As investors transition from their working years as savers to retirement spenders, the search for income has many investors focusing more on income from dividends. But as you will see, it isn't always easy to stay the course. At Miller/Howard Investments, we have focused on the high-dividend-yield stocks for more than 30 years, and we think that now may be the time for investors to refocus on the high-dividend-yielding investment universe.
Let’s look at market returns based on dividend deciles – meaning that we have sliced the market of dividend-paying stocks into 10 segments sorted by highest to lowest yield. We also look at non-dividend paying stocks as a group. This chart shows the universe of all US exchange-traded companies with a market cap over $1 billion. We use deciles 7-10 to represent the high-yield-stock universe.
The most recent average indicated yield for each dividend decile is shown on this chart.
Dividend investors have experienced a difficult five years. The top 4 deciles, or the top 40% of dividend payers, have recently underperformed lower-yielding stocks, as of December 31, 2018.
What is a little surprising is that non-dividend payers was the only group of stocks to outperform the S&P 500 Index during this 5-year period.
You see similar results when we extend the time period to 10 years. Non-dividend payers remain the only group of stocks to outperform the S&P 500, with higher-dividend payers generally underperforming.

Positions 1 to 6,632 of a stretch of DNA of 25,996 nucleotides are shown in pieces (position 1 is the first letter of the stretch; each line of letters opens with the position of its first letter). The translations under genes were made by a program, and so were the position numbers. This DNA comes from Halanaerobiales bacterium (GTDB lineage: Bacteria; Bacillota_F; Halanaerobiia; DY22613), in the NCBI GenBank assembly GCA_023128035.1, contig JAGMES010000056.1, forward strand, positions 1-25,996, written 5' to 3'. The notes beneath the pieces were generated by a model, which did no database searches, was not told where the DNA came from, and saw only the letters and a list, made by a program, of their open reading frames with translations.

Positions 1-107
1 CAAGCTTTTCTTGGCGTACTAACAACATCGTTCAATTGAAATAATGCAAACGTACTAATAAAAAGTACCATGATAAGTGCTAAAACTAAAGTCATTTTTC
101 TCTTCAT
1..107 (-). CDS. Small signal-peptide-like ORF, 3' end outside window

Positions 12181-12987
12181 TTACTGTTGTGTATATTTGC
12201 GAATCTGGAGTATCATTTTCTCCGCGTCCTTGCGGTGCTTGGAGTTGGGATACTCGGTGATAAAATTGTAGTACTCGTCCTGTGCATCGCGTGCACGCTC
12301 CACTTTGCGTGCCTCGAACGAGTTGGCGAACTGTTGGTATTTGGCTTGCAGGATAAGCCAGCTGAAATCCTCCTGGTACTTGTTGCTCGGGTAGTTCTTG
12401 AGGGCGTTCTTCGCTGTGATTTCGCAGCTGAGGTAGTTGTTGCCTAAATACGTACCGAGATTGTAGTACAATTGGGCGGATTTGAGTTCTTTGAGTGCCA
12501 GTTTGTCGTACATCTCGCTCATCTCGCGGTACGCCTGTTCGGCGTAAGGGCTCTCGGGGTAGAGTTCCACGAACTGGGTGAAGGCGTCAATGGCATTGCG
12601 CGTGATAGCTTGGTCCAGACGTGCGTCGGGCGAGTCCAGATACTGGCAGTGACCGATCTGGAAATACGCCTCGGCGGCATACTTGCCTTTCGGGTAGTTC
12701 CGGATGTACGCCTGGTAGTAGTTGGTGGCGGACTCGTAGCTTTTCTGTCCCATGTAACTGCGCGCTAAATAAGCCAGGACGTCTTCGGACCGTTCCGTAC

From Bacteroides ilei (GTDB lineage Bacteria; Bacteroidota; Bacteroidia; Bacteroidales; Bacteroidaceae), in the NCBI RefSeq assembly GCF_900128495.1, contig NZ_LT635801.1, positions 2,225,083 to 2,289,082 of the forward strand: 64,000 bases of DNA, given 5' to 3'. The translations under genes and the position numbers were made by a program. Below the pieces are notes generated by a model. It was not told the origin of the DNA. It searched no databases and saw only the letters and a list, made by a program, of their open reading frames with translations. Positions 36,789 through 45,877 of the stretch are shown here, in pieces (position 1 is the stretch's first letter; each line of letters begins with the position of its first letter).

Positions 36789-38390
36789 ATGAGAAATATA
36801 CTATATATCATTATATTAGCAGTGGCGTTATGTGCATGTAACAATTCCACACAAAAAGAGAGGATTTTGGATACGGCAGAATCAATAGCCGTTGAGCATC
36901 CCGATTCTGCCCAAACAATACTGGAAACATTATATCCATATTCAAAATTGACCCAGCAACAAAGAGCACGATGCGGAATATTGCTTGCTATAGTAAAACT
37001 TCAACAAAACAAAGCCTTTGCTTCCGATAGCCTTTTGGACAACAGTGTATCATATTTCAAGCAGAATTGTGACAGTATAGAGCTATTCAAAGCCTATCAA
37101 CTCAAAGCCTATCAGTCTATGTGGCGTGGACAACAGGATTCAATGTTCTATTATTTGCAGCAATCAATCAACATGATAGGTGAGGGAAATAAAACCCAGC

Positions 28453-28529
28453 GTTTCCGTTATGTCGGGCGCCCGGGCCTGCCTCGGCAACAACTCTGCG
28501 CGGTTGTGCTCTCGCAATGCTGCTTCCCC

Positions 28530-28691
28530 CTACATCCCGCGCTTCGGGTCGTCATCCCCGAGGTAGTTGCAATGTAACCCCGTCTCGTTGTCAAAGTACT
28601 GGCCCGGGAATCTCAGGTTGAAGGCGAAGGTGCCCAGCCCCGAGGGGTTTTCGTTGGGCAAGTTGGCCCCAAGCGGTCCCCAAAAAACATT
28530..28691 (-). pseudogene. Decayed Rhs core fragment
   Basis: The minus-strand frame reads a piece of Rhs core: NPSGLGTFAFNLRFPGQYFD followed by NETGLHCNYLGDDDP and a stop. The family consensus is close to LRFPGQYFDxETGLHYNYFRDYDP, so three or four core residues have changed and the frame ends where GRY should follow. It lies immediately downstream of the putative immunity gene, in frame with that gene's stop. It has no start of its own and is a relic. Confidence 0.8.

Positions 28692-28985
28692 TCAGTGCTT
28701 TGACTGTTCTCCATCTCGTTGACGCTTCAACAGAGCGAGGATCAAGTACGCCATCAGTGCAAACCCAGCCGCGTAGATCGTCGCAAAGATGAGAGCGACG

But is this direction or distraction? Should investors conclude that high-yielding equities will persistently underperform broad market indices?
Or is this a textbook case of recency bias — when investors give outsized importance to recent events, obscuring long-term trends and cycles?
To illustrate, let’s take a look at these same charts ending in 2012 when it would have been just as easy to draw the opposite conclusion.
Again, let’s start with the 5-year chart ending on December 31, 2012. Note that 3 of the 4 highest-yielding deciles outperformed the S&P 500. The lowest-yielding decile was the worst performing group of stocks.
This is a 10-year performance chart ending on December 31, 2012. Here you can see that all four of the highest dividend deciles have outperformed the S&P 500.
Viewing the same information in a bar chart is another way to see these two time periods side by side.
Market observers will continually debate whether or not “This time is different.” But we would suggest that a key component of an investment plan should factor in full market cycles. We believe that often the best strategy is to remain patient and stay true to your initial investment thesis.
In conclusion, we believe it is important to stay on course and ignore the short-term distraction if you seek long-term dividend-paying returns.